The patient in this case was found to be HIV positive and was treated empirically for TB pericarditis with 4-drug anti-TB therapy as well as with adjunctive prednisolone, even though no definitive diagnosis was made and available resources did not permit definitively excluding all alternative diagnoses. For example, this patient did not have a chemistry panel to evaluate for uremia as a potential etiology of his pericarditis. Especially in HIV-infected patients, it is reasonable to treat for TB given the particularly high incidence of TB pericarditis in patients with HIV infection and pericardial disease.(3,4) HIV testing often is readily available, even in resource-limited countries, and can increase the pretest probability of TB pericarditis significantly based on epidemiological data. Close follow-up should be assured so that, if there is an inadequate response to therapy, alternative diagnoses can be considered and a more exhaustive diagnostic workup can be undertaken. In addition, it should be noted that the use of adjunctive corticosteroids in the treatment of TB pericarditis remains controversial. Published trials show a trend toward reduction in mortality but no significant decrease in pericardial fluid reaccumulation or progression to constrictive pericarditis.(1,12)

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References

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1.   Mayosi BM, Burgess LJ, Doubell AF. Tuberculous pericarditis. Circulation 2005; 112:3608-16.
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2.   Reuter H, Burgess LJ, Doubell AF. Role of chest radiography in diagnosing patients with tuberculous pericarditis. Cardiovasc J S Afr 2005; 16:108-11.
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3.   Reuter H, Burgess LJ, Doubell AF. Epidemiology of pericardial effusions at a large academic hospital in South Africa. Epidemiol Infect 2005; 133:393-9.
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4.   Cegielski JP, Lwakatare J, Dukes CS, Lema LE, Lallinger GJ, Kitinya J, Reller LB, Sheriff F. Tuberculous pericarditis in Tanzanian patients with and without HIV infection. Tuber Lung Dis 1994; 75:429-34.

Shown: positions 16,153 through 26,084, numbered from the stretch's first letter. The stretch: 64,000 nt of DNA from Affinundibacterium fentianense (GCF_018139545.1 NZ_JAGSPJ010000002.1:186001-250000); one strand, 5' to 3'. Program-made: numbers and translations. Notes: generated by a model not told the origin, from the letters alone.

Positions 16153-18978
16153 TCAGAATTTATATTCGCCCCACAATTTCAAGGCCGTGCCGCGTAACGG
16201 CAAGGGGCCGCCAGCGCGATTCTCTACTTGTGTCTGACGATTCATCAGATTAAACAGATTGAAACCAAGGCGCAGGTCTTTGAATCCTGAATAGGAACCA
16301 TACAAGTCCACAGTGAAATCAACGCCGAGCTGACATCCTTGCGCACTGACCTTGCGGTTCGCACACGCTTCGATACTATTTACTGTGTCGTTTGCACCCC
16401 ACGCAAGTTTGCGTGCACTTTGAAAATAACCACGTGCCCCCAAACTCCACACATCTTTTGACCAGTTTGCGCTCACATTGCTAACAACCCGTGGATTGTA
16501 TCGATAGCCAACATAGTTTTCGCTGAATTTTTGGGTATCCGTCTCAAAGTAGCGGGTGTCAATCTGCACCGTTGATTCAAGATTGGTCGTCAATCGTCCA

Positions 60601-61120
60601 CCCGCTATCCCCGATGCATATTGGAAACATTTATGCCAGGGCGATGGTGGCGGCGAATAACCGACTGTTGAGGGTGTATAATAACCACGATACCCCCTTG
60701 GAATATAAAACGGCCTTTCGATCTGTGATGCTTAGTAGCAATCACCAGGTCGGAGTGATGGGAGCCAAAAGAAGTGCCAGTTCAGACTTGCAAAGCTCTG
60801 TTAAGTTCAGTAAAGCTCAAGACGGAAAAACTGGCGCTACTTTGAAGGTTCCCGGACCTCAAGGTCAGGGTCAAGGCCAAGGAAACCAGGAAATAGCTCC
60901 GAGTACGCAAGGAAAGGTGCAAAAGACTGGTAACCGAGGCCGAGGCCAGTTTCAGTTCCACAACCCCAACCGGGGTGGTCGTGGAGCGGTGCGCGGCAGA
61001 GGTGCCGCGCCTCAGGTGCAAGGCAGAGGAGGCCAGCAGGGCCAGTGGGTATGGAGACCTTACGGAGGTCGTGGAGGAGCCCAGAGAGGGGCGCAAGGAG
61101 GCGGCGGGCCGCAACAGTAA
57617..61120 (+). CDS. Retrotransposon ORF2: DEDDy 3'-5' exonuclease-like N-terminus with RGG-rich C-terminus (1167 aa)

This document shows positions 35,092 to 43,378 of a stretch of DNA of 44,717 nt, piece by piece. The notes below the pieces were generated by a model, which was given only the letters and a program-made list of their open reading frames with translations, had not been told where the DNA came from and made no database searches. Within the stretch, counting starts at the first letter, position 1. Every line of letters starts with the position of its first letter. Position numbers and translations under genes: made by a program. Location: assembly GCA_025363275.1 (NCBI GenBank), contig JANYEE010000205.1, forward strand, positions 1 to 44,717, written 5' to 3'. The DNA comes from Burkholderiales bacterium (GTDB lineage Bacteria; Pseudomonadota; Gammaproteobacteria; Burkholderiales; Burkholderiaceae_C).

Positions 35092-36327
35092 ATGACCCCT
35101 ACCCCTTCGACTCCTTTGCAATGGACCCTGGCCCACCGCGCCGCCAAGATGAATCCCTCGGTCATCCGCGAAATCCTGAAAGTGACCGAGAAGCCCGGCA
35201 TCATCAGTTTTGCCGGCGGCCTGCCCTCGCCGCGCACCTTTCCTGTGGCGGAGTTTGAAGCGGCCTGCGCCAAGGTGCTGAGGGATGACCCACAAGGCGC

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5.   Cegielski JP, Ramiya K, Lallinger GJ, Mtulia IA, Mbaga IM. Pericardial disease and human immunodeficiency virus in Dar es Salaam, Tanzania. Lancet 1990; 335:209-12.
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6.   Mayosi BM, Wiysonge CS, Ntsekhe M, Volmink JA, Gumedze F, Maartens G, Aje A, Thomas BM, Thomas KM, Awotedu AA, Thembela B, Mntla P, Maritz F, Blackett KN, Nkouonlack DC, Burch VC, Rebe K, Parish A, Sliwa K, Vezi BZ, Alam N, Brown BG, Gould T, Visser T, Shey MS, Magula NP, Commerford PJ. Clinical characteristics and initial management of patients with tuberculous pericarditis in the HIV era: the Investigation of the Management of Pericarditis in Africa (IMPI Africa) registry. BMC Infect Dis 2006; 6:2.
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7.   Wragg A, Strang JI. Tuberculous pericarditis and HIV infection. Heart 2000; 84:127-8.
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8.   Cherian G. Diagnosis of tuberculous aetiology in pericardial effusions. Postgrad Med J 2004; 80:262-6.
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9.   Wong B, Murphy J, Chang CJ, Hassenein K, Dunn M. The risk of pericardiocentesis. Am J Cardiol 1979; 44:1110-4.
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10.   Cikes I. A new millennium without blind pericardiocentesis? Eur J Echocardiogr 2000; 1:5-7.
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11.   Tsang TS, Enriquez-Sarano M, Freeman WK, Barnes ME, Sinak LJ, Gersh BJ, Bailey KR, Seward JB. Consecutive 1127 therapeutic echocardiographically guided pericardiocenteses: clinical profile, practice patterns, and outcomes spanning 21 years. Mayo Clin Proc 2002; 77:429-36.
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12.   Ntsekhe M, Wiysonge C, Volmink JA, Commerford PJ, Mayosi BM. Adjuvant corticosteroids for tuberculous pericarditis: promising, but not proven. Qjm 2003; 96:593-9.